Motion systems are machine components that have been made possible by modern engineering. As part of industrial machine systems, they have become valuable in a variety of fields, including manufacturing and production, as well as material handling and packaging.
In addition to their usefulness in industrial applications, however, motion systems are also important in helping us make sense of our own biology and of the living and material world around us. This is because motion systems are being incorporated into vital instruments used in fields like medicine, life sciences, and physical sciences.
Typically, these motion systems use a set of either linear stages or rotary stages. The difference between these main types of stages is that linear stages move loads in straight lines along the X, Y, and Z axes, while rotary stages allow for rotational motion. As will be discussed below, this movement requires optimum precision and, often, high speed and reliability to ensure desired throughput in certain conditions.
The following are examples of how motion systems are being used in the sciences and are making people’s lives better.
Medicine and Diagnostics
One good example of how motion systems are being used in medicine, diagnostics, and laboratory procedures is their incorporation into automated liquid handling instruments. Because liquid handling in diagnostics and laboratory settings require accuracy and high throughput, automation is often necessary.
The use of robotic liquid handling equipment does not only free laboratory personnel from the laborious and repetitive task of pipetting, it also makes the procedure more efficient and reliable. This is because motion systems are able to combine elements like high speed for increased throughout, jerk control for the prevention of spillage, and precision for the accurate aspiration, movement, and dispensing of even minute amounts of liquids.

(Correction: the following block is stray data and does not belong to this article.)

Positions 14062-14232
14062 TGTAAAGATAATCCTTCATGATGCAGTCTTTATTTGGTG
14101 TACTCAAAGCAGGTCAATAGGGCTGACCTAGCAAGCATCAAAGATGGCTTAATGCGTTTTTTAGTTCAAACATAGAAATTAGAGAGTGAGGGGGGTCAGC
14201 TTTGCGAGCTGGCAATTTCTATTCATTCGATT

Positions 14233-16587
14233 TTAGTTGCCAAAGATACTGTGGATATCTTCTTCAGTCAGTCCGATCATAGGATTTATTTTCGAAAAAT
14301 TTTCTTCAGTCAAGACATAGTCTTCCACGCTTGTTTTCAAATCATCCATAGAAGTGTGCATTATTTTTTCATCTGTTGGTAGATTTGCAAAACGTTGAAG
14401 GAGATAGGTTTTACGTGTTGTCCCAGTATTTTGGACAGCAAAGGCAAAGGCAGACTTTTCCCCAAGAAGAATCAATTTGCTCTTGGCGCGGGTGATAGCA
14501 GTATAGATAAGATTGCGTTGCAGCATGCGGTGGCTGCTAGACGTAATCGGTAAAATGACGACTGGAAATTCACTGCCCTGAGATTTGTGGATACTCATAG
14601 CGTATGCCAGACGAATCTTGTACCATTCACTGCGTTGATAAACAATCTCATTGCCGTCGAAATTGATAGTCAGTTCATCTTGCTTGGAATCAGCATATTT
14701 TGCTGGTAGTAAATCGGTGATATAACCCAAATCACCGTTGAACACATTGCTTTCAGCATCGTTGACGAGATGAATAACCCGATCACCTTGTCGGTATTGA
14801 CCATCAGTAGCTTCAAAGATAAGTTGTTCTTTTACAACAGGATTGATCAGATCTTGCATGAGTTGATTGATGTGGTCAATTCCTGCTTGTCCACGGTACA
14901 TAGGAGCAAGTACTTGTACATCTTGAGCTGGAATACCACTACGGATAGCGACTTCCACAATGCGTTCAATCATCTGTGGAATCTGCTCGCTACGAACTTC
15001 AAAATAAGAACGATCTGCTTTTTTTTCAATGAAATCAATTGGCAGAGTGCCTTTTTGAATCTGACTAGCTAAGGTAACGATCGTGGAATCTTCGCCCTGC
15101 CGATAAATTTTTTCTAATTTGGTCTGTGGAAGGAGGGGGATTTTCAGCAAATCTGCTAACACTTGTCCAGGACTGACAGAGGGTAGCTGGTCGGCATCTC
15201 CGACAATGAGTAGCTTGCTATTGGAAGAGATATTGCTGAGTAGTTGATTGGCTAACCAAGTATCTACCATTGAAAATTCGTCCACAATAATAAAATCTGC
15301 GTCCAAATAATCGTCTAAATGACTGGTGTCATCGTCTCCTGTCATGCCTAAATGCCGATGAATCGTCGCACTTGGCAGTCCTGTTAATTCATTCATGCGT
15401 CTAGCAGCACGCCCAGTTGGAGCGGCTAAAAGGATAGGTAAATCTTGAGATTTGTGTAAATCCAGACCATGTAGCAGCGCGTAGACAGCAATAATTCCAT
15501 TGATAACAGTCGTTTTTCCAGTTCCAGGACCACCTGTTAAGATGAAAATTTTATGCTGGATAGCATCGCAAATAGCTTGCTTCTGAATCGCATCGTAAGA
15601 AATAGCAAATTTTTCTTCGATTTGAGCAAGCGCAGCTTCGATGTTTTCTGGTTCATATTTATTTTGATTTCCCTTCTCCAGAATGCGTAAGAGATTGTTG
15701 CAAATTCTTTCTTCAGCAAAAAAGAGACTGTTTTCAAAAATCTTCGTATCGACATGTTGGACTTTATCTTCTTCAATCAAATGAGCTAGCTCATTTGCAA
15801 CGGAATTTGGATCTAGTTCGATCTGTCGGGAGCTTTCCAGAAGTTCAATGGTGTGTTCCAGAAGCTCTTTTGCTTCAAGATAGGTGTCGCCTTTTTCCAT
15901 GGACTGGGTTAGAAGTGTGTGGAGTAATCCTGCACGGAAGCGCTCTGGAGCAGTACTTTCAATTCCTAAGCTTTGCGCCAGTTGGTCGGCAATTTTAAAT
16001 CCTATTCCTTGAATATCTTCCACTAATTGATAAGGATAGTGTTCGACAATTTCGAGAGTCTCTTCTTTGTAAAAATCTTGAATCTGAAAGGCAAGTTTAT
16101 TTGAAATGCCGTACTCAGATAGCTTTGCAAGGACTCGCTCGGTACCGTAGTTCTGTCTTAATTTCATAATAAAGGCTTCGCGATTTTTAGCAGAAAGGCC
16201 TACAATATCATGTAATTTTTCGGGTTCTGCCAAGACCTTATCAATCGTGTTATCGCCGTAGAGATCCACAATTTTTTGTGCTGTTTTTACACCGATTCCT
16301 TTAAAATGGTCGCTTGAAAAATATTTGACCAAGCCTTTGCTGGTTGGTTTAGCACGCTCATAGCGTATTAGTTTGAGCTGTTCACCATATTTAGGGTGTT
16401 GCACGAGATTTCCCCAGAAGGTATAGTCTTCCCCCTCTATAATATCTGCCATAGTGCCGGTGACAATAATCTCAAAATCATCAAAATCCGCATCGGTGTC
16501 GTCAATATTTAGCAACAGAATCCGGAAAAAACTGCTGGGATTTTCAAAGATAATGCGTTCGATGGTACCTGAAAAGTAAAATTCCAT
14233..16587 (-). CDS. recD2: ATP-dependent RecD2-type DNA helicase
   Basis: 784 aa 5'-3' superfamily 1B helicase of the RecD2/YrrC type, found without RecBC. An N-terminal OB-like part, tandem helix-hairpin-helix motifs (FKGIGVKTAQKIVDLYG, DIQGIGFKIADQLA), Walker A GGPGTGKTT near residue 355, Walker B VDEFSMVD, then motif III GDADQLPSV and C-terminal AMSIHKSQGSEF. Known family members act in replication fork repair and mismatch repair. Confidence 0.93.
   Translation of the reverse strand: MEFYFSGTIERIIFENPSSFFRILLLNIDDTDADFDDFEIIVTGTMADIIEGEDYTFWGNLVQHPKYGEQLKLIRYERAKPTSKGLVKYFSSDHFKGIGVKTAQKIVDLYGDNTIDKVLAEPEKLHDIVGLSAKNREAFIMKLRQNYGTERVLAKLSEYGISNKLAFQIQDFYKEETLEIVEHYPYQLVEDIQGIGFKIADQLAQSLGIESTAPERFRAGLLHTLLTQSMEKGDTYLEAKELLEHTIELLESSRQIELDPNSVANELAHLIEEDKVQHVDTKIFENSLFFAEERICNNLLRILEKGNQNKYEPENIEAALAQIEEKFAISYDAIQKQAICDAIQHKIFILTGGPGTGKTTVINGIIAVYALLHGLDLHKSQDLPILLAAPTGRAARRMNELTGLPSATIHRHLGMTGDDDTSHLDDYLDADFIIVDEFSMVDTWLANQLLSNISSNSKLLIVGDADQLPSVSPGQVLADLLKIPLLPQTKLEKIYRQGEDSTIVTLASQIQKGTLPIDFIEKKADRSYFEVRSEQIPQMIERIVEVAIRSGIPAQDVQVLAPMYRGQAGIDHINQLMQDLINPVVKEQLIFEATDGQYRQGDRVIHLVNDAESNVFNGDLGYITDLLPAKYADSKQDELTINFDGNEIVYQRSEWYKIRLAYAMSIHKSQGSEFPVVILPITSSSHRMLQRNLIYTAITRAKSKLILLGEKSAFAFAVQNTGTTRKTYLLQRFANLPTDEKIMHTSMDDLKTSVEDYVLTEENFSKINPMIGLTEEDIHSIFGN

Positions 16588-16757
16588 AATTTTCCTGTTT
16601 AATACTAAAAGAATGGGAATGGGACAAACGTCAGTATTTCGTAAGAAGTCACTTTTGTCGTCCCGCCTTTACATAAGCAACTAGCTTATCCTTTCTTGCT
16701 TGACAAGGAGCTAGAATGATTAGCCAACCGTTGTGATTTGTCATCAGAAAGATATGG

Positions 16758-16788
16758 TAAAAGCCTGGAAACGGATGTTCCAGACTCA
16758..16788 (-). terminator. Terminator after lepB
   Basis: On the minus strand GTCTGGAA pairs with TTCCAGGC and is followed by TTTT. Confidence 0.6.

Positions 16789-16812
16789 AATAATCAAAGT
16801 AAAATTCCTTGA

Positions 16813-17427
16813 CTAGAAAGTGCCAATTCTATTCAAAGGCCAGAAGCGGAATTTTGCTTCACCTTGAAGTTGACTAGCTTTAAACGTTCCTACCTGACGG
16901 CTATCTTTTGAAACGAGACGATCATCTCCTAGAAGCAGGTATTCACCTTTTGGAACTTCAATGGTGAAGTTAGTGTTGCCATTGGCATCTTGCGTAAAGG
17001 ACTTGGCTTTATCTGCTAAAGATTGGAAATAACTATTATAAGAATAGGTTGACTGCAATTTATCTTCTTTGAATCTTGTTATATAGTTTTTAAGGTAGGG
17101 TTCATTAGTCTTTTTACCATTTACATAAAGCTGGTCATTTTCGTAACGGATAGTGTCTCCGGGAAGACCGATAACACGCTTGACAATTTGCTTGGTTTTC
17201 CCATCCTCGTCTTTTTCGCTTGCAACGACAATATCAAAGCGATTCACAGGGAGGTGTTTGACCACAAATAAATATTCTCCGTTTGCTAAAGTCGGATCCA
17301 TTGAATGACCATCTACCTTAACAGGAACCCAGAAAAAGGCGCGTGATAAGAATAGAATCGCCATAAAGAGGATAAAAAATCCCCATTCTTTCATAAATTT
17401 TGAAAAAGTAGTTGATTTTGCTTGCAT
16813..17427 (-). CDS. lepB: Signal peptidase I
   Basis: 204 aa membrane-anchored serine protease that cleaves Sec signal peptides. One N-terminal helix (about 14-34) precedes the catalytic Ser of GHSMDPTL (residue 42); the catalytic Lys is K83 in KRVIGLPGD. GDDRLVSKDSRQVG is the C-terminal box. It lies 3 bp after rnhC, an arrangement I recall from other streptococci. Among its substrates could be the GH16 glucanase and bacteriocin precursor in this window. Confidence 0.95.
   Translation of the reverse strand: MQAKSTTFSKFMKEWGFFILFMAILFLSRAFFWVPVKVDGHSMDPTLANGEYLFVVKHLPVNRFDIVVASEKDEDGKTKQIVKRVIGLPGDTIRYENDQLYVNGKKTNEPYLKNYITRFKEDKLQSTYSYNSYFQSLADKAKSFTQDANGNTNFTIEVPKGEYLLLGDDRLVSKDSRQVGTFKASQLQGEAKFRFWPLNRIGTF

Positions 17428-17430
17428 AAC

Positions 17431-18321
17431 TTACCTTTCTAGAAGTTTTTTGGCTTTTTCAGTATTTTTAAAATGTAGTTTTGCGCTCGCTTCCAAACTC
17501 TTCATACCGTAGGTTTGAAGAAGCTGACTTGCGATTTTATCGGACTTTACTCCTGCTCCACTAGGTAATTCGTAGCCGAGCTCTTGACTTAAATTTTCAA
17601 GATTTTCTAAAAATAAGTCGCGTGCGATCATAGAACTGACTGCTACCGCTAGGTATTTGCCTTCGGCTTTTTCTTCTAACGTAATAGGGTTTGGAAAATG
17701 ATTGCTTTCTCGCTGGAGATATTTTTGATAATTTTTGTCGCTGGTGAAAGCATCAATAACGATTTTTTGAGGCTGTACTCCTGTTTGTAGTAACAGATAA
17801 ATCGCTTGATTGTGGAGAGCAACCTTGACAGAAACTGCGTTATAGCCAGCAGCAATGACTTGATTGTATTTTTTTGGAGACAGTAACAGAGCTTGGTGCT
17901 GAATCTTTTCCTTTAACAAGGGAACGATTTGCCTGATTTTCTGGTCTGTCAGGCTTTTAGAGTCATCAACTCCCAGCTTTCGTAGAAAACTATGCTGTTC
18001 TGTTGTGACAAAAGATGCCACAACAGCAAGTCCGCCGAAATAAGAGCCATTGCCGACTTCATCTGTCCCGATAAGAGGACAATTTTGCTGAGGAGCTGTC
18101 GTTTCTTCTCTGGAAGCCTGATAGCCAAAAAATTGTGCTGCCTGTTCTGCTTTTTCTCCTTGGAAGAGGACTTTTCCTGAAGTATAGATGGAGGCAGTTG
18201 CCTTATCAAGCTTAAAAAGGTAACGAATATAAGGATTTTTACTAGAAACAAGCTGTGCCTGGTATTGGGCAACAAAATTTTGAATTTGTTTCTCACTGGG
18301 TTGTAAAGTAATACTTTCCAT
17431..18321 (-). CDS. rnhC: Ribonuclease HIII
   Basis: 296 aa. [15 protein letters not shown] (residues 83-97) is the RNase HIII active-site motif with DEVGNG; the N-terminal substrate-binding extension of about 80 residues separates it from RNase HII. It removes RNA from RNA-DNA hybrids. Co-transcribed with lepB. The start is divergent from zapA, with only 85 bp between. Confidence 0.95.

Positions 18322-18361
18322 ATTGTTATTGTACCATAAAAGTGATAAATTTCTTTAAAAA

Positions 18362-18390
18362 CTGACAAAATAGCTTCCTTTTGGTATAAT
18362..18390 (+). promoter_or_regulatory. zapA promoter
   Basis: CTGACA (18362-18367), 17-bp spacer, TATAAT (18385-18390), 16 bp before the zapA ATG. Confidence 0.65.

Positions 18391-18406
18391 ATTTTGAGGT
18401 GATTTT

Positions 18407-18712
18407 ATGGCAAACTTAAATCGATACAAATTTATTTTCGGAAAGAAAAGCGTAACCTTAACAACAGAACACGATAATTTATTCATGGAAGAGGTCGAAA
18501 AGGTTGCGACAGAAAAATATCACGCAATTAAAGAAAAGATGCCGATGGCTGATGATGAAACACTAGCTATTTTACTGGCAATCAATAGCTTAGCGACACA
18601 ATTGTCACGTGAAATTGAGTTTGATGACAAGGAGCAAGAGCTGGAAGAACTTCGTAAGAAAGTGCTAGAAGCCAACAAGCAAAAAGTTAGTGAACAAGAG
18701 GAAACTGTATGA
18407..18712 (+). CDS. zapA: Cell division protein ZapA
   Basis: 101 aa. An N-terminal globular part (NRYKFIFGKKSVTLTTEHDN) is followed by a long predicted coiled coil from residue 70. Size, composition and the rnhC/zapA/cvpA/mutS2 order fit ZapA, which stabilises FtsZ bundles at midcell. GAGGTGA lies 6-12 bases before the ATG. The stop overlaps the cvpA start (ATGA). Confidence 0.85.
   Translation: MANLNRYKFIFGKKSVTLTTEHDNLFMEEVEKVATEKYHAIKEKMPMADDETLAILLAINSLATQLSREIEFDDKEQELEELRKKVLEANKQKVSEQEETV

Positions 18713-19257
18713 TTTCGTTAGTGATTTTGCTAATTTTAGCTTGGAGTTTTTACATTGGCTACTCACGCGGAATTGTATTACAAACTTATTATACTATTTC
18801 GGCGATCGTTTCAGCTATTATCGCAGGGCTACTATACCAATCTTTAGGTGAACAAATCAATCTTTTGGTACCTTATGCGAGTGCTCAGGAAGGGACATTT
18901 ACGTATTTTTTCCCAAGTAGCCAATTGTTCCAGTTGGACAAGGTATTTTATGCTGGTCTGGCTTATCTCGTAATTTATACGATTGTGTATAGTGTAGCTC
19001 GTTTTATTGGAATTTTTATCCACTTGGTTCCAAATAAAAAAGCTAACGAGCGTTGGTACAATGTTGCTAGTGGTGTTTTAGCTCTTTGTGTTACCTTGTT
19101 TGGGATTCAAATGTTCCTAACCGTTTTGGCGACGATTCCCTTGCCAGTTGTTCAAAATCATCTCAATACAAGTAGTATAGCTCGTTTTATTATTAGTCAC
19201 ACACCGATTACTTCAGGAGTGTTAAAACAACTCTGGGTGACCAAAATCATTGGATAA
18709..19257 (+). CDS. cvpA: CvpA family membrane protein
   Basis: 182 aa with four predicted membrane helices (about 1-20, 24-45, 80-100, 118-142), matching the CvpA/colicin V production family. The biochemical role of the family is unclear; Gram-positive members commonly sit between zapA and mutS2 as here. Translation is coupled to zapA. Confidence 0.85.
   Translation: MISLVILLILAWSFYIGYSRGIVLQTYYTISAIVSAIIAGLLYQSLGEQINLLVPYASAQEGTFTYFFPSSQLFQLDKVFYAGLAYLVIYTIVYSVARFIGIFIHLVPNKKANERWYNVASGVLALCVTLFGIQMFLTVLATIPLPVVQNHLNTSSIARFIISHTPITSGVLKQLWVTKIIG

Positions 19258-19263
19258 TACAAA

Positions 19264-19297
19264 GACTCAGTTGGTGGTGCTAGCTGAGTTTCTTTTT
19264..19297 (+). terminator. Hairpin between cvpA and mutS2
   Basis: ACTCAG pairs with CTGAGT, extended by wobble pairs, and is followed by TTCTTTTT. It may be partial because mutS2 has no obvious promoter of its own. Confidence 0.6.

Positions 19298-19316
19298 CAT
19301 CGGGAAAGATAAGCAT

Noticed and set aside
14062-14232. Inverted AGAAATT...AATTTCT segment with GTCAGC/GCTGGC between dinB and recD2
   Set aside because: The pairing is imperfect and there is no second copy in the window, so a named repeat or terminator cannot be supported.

The applications of automated liquid handling include drug screenings, genomic DNA sample preparations, immunoassays and processing and aliquoting of blood specimens.
Motion systems are also universally employed in microscopes, which use translation stages in order to adjust the distance between the optical device and the specimens being observed.
As you probably already know, the microscope is employed in various life sciences, including histology, cell biology, microbiology, pathology, botany, and so many others. The use of this instrument—a branch of science known as microscopy—allows researchers to study objects that cannot be visualized by the naked eye alone. This, of course, has led to numerous breakthroughs that have benefited public health and have tremendously increased our understanding of the biological world.
Microscopes are also used in physical sciences like chemistry and the different earth sciences. On top of microscopes, however, many fields of study like photonics and optics also use instruments with integrated motion systems. Photonics is the branch of science concerned with the study of light in general, while optics, a closely related field, is a branch of physics that studies the properties and behavior of light.
The researchers in these fields are responsible for an array of discoveries and innovations that we in the modern world enjoy today. These advances include medical screening and treatment equipment, fiber optic technologies and the Internet itself, defense and safety technologies, and various consumer goods that are designed to provide entertainment or improve people’s quality of life.
Motion systems are an integral part of modern machinery. With the help of these components, fields like medicine, life sciences, physical sciences, and an array of industrial disciplines are able to take advantage of machines that make the impossible possible.